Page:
A sugar-fuelled diet was not always frowned upon. Nothing brings back the nostalgia of childhood like eating the sweet treats of yesteryear.

Here is a list of candy we all loved, and hope to never forget.

Candy sticks or “cigarettes”

(Source: Pinterest)

While smoking is harmful to your health, candy cigarettes were all the rage years ago. The sticks of sweetness were addictive and while many adults banned children from eating them for fear it may influence them to smoke when they are older, this didn’t stop children from pretending to smoke the sticks.

Peanut-shaped sweets

(Source: Imgur)

These were a popular favorite for sweets to share in church and were always expected to appear from a kind grandmother’s handbag, wrapped in a tightly-knotted tissue. Those with peanut allergies missed out.

Sherbet pops

Sherbet pops were a fun and deliciously sweet to indulge in, and is best remembered for its melt-in-your-mouth sensation.

Pixie Sticks

These long sticks of flavor were fun to try to empty out as soon as possible, and also provided entertainment as you were able to whack your friends with them.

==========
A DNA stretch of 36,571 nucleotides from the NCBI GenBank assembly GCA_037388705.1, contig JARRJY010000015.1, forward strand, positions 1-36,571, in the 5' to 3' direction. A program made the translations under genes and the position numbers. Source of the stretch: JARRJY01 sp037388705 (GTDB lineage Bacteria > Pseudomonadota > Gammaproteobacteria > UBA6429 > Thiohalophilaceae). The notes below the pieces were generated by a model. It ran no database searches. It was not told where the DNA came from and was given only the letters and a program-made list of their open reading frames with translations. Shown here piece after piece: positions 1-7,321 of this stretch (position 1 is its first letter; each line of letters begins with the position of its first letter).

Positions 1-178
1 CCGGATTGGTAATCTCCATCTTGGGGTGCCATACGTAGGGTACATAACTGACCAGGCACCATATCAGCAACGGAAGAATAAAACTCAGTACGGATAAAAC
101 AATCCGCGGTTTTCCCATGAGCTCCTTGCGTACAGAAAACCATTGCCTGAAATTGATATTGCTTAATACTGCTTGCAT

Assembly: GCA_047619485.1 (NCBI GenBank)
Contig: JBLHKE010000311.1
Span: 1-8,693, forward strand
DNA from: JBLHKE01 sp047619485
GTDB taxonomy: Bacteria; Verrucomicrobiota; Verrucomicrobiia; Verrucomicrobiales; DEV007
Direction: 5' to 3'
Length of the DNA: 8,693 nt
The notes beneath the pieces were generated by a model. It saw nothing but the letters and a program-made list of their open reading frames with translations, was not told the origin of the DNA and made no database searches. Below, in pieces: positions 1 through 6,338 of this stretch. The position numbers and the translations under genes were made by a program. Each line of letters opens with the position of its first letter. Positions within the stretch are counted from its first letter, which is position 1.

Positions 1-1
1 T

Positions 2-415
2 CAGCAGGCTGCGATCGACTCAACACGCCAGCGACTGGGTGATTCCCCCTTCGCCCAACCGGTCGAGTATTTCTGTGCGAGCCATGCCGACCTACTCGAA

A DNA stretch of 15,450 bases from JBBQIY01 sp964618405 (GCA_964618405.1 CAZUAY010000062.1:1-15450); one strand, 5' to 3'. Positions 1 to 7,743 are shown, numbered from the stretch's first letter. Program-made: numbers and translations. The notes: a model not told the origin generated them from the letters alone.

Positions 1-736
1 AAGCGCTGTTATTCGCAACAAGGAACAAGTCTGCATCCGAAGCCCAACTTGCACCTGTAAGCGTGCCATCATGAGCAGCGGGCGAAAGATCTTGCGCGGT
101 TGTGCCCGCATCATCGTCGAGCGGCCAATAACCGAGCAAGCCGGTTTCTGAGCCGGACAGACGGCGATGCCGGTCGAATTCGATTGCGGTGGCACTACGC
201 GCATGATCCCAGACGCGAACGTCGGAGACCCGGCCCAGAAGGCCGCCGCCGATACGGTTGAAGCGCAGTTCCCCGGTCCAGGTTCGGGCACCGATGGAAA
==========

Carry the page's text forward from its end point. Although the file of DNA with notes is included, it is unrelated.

Strawberry candy bon-bons

We’re not sure anyone knew what the name of this sweet was, but it was another favorite to be passed from the handbag of a grandmother or coddling aunt.

Lollipop rings

These fun and flashy rings had their vogue moment in pre-school proposals.

Gum chicles

Gum chicles were a firm favorite when stopping by any store that had a machine filled with them. You could throw in a coin of choice – usually a R2 – and receive enough to fill a bag.


These are a multi-generational favorite, known for their, sticky chewy goodness and variety of flavours. A popular option is to pop them in the refrigerator and snap them in half to share among friends.

Picture/s: Pinterest

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Lucinda is a hard news writer who occasionally dabbles in lifestyle writing, and recent journalism graduate. She is a proud intersectional feminist, and is passionate about actively creating a world which is free of discrimination and inequality.